Accessing Raspberry Pi services via the Internet

Lead Image © mtkang ,

Common Thread

The virtual private network (VPN) from Weaved offers an elegant and secure solution for creating external access to services running on a Raspberry Pi inside a home network. Besides offering great functionality, Weaved is available with a free account.

Incorporating a Raspberry Pi into a home network is fairly straightforward, but once you want access to a device outside the network, things become more complicated. Port forwarding on the router would permit access from the outside to computers running on the home network; however, some service providers do not offer this feature. Additionally, it is necessary to integrate a DynDNS service to connect the dynamic IP address of the home router to a static domain name. After overcoming these obstacles, you should have access to other services (e.g., ownCloud), but they will complain they were not installed under the current domain, which means additional configuration work.

A good workaround is to use a service like Weaved [1]. This service promises to integrate local devices into the Internet of Things (Figure 1). In other words, you can easily establish remote access to services running on a local Raspberry Pi.

Figure 1: Weaved functions as a facilitator between devices, thereby allowing remote access to devices on the LAN without the need for modifications to the network.

Barrier free

One of the meanings of "to weave" is to meander, and meandering is exactly what the service does. It meanders through firewalls and reduces to just a few commands and mouse clicks the effort necessary to reach a Raspberry Pi and other devices remotely. Moreover, access is not conditional to a permanently open port. Weaved establishes the connection only when it is needed. The standard ports involved are used solely for internal communication. From the outside, it is not possible to determine which services are attached to a specific port, which significantly increases security.

Weaved is compatible with Raspberry Pi models 2, B, B+, A, A+, and the compute module. The service also works with the BeagleBone [2], Intel Edison [3], Linino One [4], Domino [5], and Samsung Artik [6]. Weaved also directly supports the Netcomm NWL 25 and NTC 6200 wireless routers. Additional devices can be integrated using a custom installer.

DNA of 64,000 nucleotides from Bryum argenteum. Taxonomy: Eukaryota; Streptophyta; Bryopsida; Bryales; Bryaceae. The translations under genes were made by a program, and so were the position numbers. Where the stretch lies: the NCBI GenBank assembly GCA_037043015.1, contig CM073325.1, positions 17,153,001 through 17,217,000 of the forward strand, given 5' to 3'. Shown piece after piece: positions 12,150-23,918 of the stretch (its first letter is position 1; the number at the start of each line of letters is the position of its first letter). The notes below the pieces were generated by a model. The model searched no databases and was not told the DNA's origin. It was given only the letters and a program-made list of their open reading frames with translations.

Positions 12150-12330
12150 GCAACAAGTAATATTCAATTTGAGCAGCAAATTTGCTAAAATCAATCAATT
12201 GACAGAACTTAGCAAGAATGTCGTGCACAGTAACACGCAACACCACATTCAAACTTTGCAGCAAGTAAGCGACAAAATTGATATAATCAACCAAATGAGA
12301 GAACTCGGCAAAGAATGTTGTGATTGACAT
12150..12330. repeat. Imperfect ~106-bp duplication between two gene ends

In testing, Weaved ran on a Raspberry Pi that was being used as network-attached storage (NAS). Weaved offers the ability to forward SSH, VNC, and HTTP services to the outside. Theoretically, Weaved functions with any service that understands the TCP/IP protocol. Neither the local firewall nor a VPN should prevent Weaved from making everything accessible with just one mouse click. However, it is necessary first to log in to Weaved, install the software, and specify which services should be forwarded.

The Business Model

Weaved has to earn money just like every other company, so individual subscription services are offered for either $2 or $8 per month [7]. The company also offers services adapted to the needs of corporations. Besides subscriptions, the company also offers a version free of charge that forwards up to 10 services.

Technically speaking, the forwarding of one service corresponds to a specific TCP port. The free offering permits only one session at a time, and the session ends automatically after 30 minutes. If you need more time, you can recreate the connection with a mouse click. No daily or monthly limits are imposed on the number of sessions that can be generated.

To take advantage of the free service, the first step is to register on the website for the project. Your username will be an email address, which is later be used for configuration.

Buy this article as PDF

Express-Checkout as PDF

Pages: 4

Price $2.95
(incl. VAT)

Buy Raspberry Pi Geek

Get it on Google Play

US / Canada

Get it on Google Play

UK / Australia

Related content

  • Welcome

    It is rumored that Thomas Edison tested thousands of filaments for an incandescent lamp before he produced the first commercially viable electric light bulb, and I imagine his is not a unique experience. Building mock-ups and working models exposes the weaknesses and strengths of a design, which prepares you to make a better version, then a better version, until you have found the right combination of materials, components, configuration, and cost.

  • Android Pi

    Your Android device can be a versatile companion for Raspberry Pi. We describe some useful apps to help you make this happen.

  • Installing FHEM on the Raspberry Pi

    The FHEM home automation software is not yet part of the Raspbian package sources. We show you how to install it manually on a fresh Raspbian system.

  • Testing a Pi UPS module

    When the Raspberry Pi is connected to a car ignition or the USB port on a TV, you run the risk of data loss with a hard shutdown. The Pi UPS bridges short lapses in the power supply and shuts down your Rasp Pi safely when the power remains off.

  • Converting the Raspberry Pi to a wireless print server

    Use a small and unobtrusive Raspberry Pi to convert your legacy USB printer to a new wireless network printer system.